Spinal muscular atrophy (SMA) affects many systems in the body and can cause a number of complications. These include complications affecting the musculoskeletal system such as joint contracture, scoliosis, hip dislocations, and bone fractures, complications caused by dysphagia such as dehydration, malnutrition, and aspiration pneumonia, as well as heart failure and metabolic and nutritional issues.1,2
Complications Affecting the Musculoskeletal System
The muscle weakness and atrophy caused by the degeneration of motor neurons in SMA can lead to a number of secondary complications such as contracture, scoliosis, hip dislocations, and bone fractures.
Depending on the type of SMA, contracture can form even before birth (as in the case of SMA type 0).1 Contracture may also affect patients later, especially at the hips and knees once the ability to walk is lost. In patients with SMA type 2, it affects both the lower (hips, knees, and ankles) and upper extremities (shoulders, elbows, and wrists). The loss of range of motion usually worsens as the disease progresses and the patient ages.3,4
Scoliosis is one of the main complications affecting patients with SMA. It is directly linked to the severity of the condition, with almost all patients with SMA type 1 and 2. Scoliosis is less common in SMA type 3.
Scoliosis is the result of weakness in the muscle of the back that normally supports the spine. It develops over a number of years and may continue to worsen after a patient has stopped growing.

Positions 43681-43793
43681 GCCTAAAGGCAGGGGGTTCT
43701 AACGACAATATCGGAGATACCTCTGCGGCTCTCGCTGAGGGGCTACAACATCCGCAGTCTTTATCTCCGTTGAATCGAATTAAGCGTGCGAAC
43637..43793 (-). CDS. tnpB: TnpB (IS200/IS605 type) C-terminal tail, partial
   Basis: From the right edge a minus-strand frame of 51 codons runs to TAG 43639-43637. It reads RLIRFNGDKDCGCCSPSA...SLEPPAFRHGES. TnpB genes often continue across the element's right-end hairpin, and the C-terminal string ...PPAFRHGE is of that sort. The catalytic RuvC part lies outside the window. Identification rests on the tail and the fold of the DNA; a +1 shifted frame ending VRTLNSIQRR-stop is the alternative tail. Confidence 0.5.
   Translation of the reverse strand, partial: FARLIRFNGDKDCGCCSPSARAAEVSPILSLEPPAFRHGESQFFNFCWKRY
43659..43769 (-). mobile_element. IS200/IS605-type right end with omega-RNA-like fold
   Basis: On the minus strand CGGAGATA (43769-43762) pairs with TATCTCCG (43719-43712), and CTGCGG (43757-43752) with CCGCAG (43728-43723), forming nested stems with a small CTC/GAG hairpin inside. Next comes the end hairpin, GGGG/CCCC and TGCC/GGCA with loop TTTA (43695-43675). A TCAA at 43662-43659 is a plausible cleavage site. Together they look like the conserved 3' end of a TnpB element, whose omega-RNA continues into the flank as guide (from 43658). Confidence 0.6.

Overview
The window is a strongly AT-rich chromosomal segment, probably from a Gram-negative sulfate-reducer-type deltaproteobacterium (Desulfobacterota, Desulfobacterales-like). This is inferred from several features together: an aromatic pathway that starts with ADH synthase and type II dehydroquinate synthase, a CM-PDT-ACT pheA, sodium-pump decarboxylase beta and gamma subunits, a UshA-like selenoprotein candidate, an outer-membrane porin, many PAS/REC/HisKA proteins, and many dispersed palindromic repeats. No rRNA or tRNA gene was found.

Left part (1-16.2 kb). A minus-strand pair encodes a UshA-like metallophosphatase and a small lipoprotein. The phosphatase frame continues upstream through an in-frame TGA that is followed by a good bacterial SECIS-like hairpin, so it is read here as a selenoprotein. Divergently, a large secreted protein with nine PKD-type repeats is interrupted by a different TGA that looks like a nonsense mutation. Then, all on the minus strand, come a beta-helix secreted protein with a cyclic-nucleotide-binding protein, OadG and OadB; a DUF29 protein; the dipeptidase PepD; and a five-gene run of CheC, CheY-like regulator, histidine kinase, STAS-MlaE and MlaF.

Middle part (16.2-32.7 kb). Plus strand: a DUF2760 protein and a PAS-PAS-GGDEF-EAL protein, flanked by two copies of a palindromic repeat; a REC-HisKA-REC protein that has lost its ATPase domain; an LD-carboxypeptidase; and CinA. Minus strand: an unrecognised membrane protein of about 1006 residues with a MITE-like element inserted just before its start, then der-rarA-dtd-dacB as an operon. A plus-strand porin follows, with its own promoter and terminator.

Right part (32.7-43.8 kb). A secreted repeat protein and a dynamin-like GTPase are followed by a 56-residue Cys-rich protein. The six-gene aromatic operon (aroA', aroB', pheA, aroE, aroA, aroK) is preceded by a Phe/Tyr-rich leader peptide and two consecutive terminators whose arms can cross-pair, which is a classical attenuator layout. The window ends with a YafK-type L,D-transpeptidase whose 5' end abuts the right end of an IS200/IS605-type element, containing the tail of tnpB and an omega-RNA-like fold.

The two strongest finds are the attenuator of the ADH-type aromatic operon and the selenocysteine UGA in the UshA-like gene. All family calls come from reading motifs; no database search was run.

Scoliosis itself can cause other complications, including breathing difficulties and subluxation.5
Hip dislocations mainly affect patients with SMA who are unable to walk. It develops most rapidly in patients with SMA type 1. In a study by Coomer and colleagues, all patients with SMA type 1 developed hip dislocations by age 4.6,7
Patients with SMA types 1, 2, and 3 experience a decrease in acetabular depth ratio as they age. The acetabular index values are also higher than normal in all 3 types of disease.7
Bone fractures are common amongst SMA patients regardless of disease type. They are caused by low bone mineral density and mostly affect the femur. Bone mineral density is further reduced over time in patients with all types of SMA, making fractures more likely as the disease progresses. There is no difference between SMA types for the age at which the first fracture occurs, but it tends to be earlier in patients with SMA type 1.8
Complications Caused by Dysphagia
Patients with SMA often experience dysphagia, which can cause a number of complications, including dehydration, malnutrition, and aspiration pneumonia.
Dysphagia is the result of weakness in the muscles of the mouth and throat. Because the disease affects the bulbar motor neurons, which are involved in controlling chewing, speaking, and swallowing, the disease influences all these activities.
Dysphagia can prevent a patient from swallowing liquids, solids, or their own saliva. If they are not able to get enough nutrients or water into their system because of this, they may become dehydrated or malnourished.
Dysphagia can also cause the aspiration of liquids or food into the airways and increase the risk of pneumonia.9